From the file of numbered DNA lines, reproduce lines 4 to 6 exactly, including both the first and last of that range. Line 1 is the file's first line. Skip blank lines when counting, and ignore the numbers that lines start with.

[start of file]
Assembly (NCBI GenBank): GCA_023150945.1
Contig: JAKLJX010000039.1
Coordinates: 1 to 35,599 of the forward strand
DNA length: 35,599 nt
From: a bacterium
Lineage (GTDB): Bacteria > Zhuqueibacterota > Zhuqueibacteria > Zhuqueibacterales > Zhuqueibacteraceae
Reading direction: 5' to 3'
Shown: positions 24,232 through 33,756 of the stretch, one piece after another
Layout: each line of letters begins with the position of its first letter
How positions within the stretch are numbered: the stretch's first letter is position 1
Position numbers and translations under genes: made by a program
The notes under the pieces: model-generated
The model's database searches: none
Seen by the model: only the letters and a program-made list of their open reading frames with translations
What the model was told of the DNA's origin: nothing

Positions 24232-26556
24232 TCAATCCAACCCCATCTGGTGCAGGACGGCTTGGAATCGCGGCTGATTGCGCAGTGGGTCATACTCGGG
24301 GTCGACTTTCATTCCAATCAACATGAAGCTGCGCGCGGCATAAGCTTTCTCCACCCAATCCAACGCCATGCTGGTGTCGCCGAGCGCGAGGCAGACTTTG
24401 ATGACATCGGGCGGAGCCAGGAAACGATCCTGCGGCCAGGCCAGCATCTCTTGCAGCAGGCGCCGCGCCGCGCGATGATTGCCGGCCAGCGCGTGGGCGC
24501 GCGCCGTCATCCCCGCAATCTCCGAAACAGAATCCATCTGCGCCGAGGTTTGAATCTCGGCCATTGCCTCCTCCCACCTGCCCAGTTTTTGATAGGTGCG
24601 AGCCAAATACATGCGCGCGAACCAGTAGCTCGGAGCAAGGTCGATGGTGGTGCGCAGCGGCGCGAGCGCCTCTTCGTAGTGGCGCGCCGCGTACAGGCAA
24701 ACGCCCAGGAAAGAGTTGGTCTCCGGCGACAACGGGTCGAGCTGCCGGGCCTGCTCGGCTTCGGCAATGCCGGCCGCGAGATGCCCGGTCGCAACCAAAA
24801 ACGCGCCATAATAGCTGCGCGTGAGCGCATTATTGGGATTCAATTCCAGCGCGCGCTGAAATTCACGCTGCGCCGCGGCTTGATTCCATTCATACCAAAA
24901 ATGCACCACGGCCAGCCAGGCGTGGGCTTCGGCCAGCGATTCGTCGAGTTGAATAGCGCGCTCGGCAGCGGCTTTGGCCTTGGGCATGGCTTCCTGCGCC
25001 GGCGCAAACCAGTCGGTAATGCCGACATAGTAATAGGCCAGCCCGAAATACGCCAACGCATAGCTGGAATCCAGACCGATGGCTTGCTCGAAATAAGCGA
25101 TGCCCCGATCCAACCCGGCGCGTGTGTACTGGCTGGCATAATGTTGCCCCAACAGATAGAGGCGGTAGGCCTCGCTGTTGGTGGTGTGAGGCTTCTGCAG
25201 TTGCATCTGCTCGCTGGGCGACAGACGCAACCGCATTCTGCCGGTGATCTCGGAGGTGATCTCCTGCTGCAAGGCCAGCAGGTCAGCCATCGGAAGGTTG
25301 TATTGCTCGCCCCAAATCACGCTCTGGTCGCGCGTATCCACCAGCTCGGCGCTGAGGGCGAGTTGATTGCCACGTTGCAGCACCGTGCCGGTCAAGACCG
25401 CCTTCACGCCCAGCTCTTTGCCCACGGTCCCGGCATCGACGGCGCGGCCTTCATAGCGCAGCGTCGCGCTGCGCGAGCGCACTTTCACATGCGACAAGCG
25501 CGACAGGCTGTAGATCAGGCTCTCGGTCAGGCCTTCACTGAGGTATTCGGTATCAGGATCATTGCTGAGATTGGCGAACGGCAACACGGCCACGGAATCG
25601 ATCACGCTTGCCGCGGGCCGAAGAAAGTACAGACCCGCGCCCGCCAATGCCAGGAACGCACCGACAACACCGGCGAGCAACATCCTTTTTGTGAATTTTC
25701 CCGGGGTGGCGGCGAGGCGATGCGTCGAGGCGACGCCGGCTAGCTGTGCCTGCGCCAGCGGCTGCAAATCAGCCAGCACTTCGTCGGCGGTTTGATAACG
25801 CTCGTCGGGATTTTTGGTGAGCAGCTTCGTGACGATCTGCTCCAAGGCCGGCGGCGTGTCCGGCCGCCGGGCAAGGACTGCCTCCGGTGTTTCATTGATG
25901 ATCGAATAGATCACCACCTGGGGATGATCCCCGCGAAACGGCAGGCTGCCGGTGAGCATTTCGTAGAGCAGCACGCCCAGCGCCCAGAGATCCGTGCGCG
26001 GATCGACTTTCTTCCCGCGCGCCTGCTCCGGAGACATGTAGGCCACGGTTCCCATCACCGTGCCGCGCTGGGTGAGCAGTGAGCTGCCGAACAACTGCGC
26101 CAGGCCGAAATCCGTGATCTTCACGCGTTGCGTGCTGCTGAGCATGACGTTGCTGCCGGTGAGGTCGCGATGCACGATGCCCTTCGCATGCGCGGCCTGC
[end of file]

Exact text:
DNA length: 35,599 nt
From: a bacterium
Lineage (GTDB): Bacteria > Zhuqueibacterota > Zhuqueibacteria > Zhuqueibacterales > Zhuqueibacteraceae